To give you a clear understanding of how we do that, you can get the deets on our basic structure in our handy blog post, “3 Steps to Publish: ASSESS, EDIT, PITCH.”
- I think you work in a field that a lot of people don’t know much about, or even know that they could use the services of an editor. Can you give me an example of three different kinds of people and projects that you help with?
- Leanne has written a memoir-cum-self-help book for millennials titled Inward and Upward. It’s at once a personal retelling of her struggles with bipolar disorder and the trauma that triggered it, and an accessible resource containing coping mechanisms collected from ten years of various therapies, practices, and academic and popular readings. She writes from the perspective not of a mental health professional, but of a survivor who continues to wrestle, sometimes successfully and sometimes unsuccessfully, with the challenges bipolar disorder presents to her. The manuscript is presently with me for developmental editing. She is a freelance writer from Brisbane and well worth a follow on Instagram as @leannejrogers.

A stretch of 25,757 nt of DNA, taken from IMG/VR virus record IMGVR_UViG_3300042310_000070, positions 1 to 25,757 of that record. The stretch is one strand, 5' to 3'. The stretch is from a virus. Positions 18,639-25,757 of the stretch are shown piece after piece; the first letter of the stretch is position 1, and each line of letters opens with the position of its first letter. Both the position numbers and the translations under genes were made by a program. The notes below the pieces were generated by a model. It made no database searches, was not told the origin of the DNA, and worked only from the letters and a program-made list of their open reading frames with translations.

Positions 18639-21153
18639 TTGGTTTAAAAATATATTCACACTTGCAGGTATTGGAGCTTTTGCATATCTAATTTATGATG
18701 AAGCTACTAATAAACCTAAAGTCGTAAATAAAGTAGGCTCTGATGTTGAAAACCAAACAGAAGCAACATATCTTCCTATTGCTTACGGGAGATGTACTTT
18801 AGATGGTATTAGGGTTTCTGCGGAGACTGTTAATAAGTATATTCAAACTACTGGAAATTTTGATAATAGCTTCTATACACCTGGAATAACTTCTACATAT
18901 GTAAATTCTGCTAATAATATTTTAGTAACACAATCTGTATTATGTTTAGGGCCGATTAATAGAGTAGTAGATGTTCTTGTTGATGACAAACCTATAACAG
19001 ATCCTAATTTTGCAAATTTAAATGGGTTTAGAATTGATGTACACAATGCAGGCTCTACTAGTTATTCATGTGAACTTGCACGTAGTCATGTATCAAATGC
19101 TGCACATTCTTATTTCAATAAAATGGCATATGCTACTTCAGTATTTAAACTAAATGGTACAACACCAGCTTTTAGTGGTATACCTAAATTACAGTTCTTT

- Caroline hails from North Carolina and has written a YA novel titled The Book of Hopson Riddle, which tells the story of a thirteen-year-old boy from Nashville who finds himself in an architecturally trendy-looking Heaven after he’s shot outside Tootsie’s Orchid Lounge by a woman with a beehive hairdo. Thanks to his unfinished business, God and his snappily-dressed assistant Gustav send him back down to Earth in a Pokémon t-shirt with three days to solve his murder. If he can’t, it’s unfortunate, but the Black Holes will take him for eternity. We’ve provided Caroline with a Manuscript Assessment and a developmental edit, and the manuscript is currently with Hayley for copyediting while I work on the first query letters. You can find out more about her writing journey (and a little about yours truly) at her blog, The Year of Submission.